A New York University report published Monday is calling for social media companies to stop outsourcing content moderation.
The report says big social media companies like Facebook, Twitter and YouTube need to use more of their own employees - instead of the outside contractors on which they currently largely depend - to make calls about what posts and photos should be removed. Misinformation is becoming an increasingly big problem on tech platforms during the protests against racial injustice and the novel coronavirus pandemic, and both are happening during an election year in which the industry is already braced for action by bad actors.
Currently, many of those charged with sifting through the reams of content posted to social media platforms are contractors, without the same salaries, health benefits and other perks as full-time employees at Silicon Valley companies.
Paul M. Barrett, deputy director of the NYU Stern Center for Business and Human Rights and author of the report, says it's time for tech companies to reevaluate that system - which he argues results in the moderators being a marginalized class of workers.
Barrett says outsourcing has continued because it saves the industry money, but also because there's a psychological factor at play.
Content moderators are tasked with sifting through what Barrett calls the "worst that the Internet has to offer." Their work often centers on rooting out violence, hate speech, child exploitation and other harmful content. Facebook has developed a separate program for fact-checking, where it partners with news organizations to debunk hoaxes and other widely shared posts that could confuse people about sensitive topics like elections or the pandemic.
"Content moderation isn't engineering, or marketing, or inventing cool new products. It's nitty-gritty, arduous work, which the leaders of social media companies would prefer to hold at arm's length," he told me. "Outsourcing provides plausible deniability."
Content moderation is the latest battleground for the social media giants in Washington.
The high-profile debate over how social media companies handle President Trump's inflammatory content is one of the most politically perilous issues for tech companies. Twitter's recent decision to label a few of the president's comments has escalated an intense debate over how much responsibility the tech companies have to police their platforms - and whether they could go too far in censoring speech online.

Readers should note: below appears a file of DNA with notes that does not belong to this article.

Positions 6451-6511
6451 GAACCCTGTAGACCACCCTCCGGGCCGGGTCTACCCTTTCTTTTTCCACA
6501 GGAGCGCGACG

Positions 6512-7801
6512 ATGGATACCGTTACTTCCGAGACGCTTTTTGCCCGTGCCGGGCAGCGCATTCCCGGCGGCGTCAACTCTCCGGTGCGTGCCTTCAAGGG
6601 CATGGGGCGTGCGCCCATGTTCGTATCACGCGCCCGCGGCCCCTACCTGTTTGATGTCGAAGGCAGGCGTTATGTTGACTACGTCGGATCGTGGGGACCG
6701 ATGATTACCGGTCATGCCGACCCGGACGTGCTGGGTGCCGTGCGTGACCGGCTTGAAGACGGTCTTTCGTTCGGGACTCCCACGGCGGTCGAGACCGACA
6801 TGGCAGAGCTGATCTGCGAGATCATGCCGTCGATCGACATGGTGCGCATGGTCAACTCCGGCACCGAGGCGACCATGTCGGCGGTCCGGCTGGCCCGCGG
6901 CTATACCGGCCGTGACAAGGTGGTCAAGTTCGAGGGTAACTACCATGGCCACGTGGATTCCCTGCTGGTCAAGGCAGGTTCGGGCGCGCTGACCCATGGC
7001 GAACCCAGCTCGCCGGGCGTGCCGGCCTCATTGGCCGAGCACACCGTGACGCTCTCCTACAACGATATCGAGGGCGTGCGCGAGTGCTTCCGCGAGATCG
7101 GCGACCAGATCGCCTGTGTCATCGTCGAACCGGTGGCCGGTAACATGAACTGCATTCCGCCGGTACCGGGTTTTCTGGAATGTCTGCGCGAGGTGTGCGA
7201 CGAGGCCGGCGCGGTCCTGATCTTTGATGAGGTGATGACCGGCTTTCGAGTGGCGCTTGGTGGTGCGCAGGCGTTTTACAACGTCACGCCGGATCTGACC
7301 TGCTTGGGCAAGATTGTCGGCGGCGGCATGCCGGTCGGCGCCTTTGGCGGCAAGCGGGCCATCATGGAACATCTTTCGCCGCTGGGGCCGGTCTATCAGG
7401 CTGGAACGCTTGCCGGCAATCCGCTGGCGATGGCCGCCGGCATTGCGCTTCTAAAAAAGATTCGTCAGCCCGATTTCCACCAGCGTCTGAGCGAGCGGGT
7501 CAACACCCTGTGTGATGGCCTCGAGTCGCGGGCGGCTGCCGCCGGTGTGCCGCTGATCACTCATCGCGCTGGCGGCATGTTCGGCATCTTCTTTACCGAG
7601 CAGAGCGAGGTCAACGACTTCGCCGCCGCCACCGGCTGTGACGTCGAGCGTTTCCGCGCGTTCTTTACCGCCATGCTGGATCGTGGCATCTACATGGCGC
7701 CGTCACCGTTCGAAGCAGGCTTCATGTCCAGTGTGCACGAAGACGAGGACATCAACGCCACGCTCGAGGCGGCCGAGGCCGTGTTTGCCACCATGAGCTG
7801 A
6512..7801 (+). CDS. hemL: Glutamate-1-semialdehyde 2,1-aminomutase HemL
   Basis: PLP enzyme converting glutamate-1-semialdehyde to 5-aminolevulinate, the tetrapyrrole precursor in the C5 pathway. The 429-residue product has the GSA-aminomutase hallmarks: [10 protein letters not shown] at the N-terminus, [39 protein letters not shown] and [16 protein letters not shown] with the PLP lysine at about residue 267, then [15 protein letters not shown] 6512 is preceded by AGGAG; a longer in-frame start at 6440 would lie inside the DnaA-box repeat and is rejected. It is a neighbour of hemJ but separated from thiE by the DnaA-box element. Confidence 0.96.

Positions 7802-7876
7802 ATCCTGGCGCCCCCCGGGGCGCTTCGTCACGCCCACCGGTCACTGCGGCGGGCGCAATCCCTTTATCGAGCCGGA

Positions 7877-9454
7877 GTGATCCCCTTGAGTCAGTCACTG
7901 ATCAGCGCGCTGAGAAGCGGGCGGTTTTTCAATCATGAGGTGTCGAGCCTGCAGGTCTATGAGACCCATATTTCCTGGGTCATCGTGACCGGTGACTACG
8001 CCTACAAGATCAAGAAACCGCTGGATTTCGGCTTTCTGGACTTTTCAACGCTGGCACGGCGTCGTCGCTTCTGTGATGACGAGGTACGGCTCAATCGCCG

"The recent controversy over how Facebook and Twitter handled President Trump's posts underscores how central content moderation is to the functioning of the social media platforms that billions of people use," Barrett said.
The tech companies have taken divergent approaches to addressing these issues, with Facebook leaving the president's incendiary posts alone. Facebook chief executive Mark Zuckerberg's decision no to take any action against a Trump post has enraged employees internally. Zuckerberg last week met with black executives at the company to discuss their objections to the Trump post, Elizabeth Dwoskin and Nitasha Tiku report. Employees questioned whether Facebook was in an "abusive relationship" with the president, according to a trove of documents including more than 200 posts from an internal Facebook message board.
Now the company's content moderators are revolting too.
A group of current and former Facebook content moderators today released a letter criticizing Facebook's decision, and expressing solidarity with full-time Facebook employees who recently staged a virtual walkout.
"We know how important Facebook's policies are because it's our job to enforce them," the moderators wrote, in a letter published on Medium. "Our everyday reality as moderators is to serve as the public square's first responders."